In this fully illustrated book an expert on the conflicts traces the progress of the wars in Chechnya, from the initial Russian advance through to urban battles such as Grozny, and the prolonged guerrilla warfare in the mountainous regions. He assesses how the wars have torn apart the fabric of Chechen society and their impact on Russia itself. Featuring specially drawn full-colour mapping and drawing upon a wide range of sources, this succinct account explains the origins, history and consequences of Russia's wars in Chechnya, shedding new light on the history - and prospects - of the troubled region.
Professor Mark Galeotti, formerly senior lecturer in international history at Keele University, is Clinical Professor of Global Affairs, New York University. He is a former Foreign Office adviser on Russian security affairs, and for 15 years (1991-2006) wrote a monthly column on this for Jane's Intelligence Review.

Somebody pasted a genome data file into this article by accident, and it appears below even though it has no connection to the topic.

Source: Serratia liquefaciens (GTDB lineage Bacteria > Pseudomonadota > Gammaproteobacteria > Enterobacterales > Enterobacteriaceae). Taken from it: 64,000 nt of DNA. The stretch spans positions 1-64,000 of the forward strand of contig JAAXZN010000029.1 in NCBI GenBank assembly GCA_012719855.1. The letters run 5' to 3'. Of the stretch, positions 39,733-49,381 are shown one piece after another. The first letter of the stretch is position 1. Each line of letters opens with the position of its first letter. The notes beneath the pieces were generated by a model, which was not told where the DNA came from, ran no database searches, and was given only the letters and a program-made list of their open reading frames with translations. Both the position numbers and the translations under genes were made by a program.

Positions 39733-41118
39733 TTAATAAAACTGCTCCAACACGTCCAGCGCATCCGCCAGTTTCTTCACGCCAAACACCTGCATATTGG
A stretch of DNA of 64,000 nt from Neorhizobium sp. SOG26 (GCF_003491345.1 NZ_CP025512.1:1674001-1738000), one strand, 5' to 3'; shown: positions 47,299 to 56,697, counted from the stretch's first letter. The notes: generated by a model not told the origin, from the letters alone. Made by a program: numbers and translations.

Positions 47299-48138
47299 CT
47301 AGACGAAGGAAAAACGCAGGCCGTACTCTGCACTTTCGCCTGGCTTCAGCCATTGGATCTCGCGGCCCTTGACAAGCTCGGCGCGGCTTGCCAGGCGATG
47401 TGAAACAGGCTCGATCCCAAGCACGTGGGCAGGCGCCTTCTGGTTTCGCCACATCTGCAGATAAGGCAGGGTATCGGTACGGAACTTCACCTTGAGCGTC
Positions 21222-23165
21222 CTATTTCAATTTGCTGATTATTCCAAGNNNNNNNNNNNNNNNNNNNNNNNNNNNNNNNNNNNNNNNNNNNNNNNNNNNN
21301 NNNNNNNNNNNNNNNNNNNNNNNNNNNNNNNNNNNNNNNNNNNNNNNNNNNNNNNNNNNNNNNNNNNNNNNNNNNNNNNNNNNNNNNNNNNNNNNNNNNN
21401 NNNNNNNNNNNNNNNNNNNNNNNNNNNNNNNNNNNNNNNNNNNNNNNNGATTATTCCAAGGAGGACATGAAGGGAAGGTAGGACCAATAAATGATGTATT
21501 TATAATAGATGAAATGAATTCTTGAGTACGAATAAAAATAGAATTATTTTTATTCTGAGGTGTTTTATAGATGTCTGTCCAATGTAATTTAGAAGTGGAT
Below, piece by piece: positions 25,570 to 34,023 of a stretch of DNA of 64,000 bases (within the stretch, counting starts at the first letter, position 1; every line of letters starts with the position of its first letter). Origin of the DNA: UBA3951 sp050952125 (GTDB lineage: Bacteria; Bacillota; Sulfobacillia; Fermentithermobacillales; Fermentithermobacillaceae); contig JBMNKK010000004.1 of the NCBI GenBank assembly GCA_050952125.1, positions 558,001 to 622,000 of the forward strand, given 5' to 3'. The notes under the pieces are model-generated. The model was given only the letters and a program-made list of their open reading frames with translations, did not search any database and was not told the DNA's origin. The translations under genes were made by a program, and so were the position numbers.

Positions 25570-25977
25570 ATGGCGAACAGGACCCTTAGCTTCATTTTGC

Introduction /Chronology /Background to war: Home of the wolf /Warring sides: Soldiers versus fighters /Outbreak: Flashpoint: 1994 /The fighting: Two wars /Portrait of a soldier: Sergeant Pavel Klementyev /The world around war: The world looks on in horror /Portrait of a civilian: Ruslan Yusupov /How the war ended: The end of the 'counterterrorist operation' / /Conclusions and consequences: One war over, others just beginning /Bibliography and further reading /Index